Originally published 01/25/2014
David P. Barash
Buddhism is widely seen as quietistic, but that doesn't mean Buddhists can't be engaged in the world.
Originally published 11/25/2013
The Buddha was born in the 6th century B.C.
Originally published 07/08/2013
A rare Buddhist manuscript, discovered by cattle grazers in 1931, has been released in book form in India.The Lotus Sutra was found in Gilgit region, now in Pakistan.The document, which dates back to 5th century, is perhaps the only Buddhist manuscript discovered in India.Believed to be one of the most revered Buddhist scriptures, it represents the discourse delivered by Buddha towards the end of his life.The Gilgit Lotus Sutra is kept at the National Archives of India in the capital, Delhi....
Originally published 03/20/2013
It had the potential to be another Afghanistan Buddha disaster, recalling the Taliban’s destruction of two ancient statues that had stood for centuries in this country’s west: A buried Buddhist city lost to time was about to be obliterated by what promised to be one of the largest copper mines in the world.Now, however, thanks to delays in construction of the massive mine and a hefty influx of cash from the World Bank, the 1.5-square-mile Mes Aynak complex is an archaeological triumph – though bittersweet.An international team of archaeologists and more than 550 local laborers are now frantically excavating what turns out to be a unique window into Afghanistan’s role on the ancient Silk Road connecting China and India with the Mediterranean.With its Buddhist city, a ring of perhaps a half-dozen monasteries and a striking complex of workshops and mine shafts built into a high mountain ridgeline at an altitude of 8,200 feet, the site shows the interplay of Buddhism, mining and trade during the years it was in operation, now thought to be from the fifth to the late eighth centuries....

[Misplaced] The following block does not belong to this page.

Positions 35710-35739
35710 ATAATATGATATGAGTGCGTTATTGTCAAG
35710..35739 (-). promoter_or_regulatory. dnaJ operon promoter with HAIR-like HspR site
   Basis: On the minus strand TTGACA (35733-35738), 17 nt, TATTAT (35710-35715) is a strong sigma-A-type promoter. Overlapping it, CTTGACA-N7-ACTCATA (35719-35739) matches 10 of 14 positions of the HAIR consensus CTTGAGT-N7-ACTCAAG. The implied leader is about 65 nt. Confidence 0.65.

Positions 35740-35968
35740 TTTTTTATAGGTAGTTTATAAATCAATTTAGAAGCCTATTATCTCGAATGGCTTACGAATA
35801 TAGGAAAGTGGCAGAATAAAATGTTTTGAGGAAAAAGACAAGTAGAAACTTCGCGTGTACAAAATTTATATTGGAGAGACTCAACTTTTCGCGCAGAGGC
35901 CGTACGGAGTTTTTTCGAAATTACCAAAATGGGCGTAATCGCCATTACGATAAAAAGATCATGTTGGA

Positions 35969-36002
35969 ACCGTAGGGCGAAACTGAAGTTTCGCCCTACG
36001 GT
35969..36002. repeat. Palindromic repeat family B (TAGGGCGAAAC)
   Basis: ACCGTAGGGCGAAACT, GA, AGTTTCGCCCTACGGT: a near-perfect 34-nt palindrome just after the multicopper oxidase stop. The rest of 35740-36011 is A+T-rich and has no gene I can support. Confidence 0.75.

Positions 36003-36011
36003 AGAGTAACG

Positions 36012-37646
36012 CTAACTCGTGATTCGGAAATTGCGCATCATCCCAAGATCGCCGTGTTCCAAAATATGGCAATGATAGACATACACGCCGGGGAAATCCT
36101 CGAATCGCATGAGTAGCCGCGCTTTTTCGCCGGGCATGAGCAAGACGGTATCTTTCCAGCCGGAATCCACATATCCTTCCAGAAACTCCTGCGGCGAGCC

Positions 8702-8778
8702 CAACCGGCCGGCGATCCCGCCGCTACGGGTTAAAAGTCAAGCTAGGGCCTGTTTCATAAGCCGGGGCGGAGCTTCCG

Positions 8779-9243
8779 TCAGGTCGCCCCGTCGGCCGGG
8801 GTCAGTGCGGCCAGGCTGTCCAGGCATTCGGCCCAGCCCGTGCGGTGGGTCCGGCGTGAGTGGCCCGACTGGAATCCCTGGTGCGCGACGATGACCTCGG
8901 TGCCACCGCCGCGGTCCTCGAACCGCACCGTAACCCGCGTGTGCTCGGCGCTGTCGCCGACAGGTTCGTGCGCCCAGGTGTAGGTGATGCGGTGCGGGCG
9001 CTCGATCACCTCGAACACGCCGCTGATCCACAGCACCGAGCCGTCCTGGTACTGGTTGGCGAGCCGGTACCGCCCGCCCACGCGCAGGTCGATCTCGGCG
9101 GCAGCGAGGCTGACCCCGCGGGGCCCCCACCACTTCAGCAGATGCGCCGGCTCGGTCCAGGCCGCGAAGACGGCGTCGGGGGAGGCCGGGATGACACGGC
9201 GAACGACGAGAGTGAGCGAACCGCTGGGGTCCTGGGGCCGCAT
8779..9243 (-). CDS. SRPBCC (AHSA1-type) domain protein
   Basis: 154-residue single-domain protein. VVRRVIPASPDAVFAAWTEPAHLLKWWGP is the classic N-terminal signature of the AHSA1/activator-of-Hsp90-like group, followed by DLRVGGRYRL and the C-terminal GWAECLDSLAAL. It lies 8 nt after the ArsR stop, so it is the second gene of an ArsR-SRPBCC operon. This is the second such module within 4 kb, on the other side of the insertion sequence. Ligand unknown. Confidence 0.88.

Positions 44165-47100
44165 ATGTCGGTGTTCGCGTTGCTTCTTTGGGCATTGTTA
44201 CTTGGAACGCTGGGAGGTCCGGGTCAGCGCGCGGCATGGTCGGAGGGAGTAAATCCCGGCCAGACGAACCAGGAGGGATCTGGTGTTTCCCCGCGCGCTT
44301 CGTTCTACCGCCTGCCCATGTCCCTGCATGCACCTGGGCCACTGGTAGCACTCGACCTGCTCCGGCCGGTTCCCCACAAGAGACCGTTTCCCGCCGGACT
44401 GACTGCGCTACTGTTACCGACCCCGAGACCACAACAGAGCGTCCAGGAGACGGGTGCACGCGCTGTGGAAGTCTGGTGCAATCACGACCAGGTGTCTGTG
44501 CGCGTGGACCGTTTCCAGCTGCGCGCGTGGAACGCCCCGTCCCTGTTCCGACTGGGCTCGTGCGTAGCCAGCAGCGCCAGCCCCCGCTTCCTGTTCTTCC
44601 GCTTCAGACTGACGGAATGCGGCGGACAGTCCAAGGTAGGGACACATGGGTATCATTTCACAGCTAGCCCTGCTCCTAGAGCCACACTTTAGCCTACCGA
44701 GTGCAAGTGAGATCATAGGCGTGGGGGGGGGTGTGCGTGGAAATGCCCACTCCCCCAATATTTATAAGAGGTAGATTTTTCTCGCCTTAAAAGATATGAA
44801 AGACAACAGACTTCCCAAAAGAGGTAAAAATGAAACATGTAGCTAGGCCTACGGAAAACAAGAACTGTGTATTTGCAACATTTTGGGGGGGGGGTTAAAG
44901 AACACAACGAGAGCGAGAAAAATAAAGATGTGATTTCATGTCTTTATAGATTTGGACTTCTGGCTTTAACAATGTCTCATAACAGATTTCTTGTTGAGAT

Originally published 03/18/2013
A Buddhist site, probably belonging to the Satavahana/Ikshvaku dynasties, has been unearthed by a freelance archaeologist Kadiyala Venkateswara Rao, near Pondugula village in Mylavaram mandal of Krishna district.Mr. Rao, who hails from Tenali, is also an ex-documentation officer with the Archaeological Survey of India. Among his recent discoveries was a megalith menhir with rock engravings near Karampudi in Guntur district. On trail of Buddhist remnants in Guntur and Krishna districts, Mr. Rao stumbled upon two marble pillars with engravings of Lotus Medallions and bricks used during the Satavahana period buried in a pit on a field at Pangadi village on the outskirts of Pondugula village, about 10 km from Mylavaram. The row of sitting bulls and lion motifs carved intricately on the huge Palnadu white marble stones, is strikingly reminiscent of the Amravati School of Art, says Mr. Rao. Similar pillars have been found at Buddhist sites at Jaggaiahpet, Ghantasala, Amaravati, Nagarjunakonda, and Chinaganjam....
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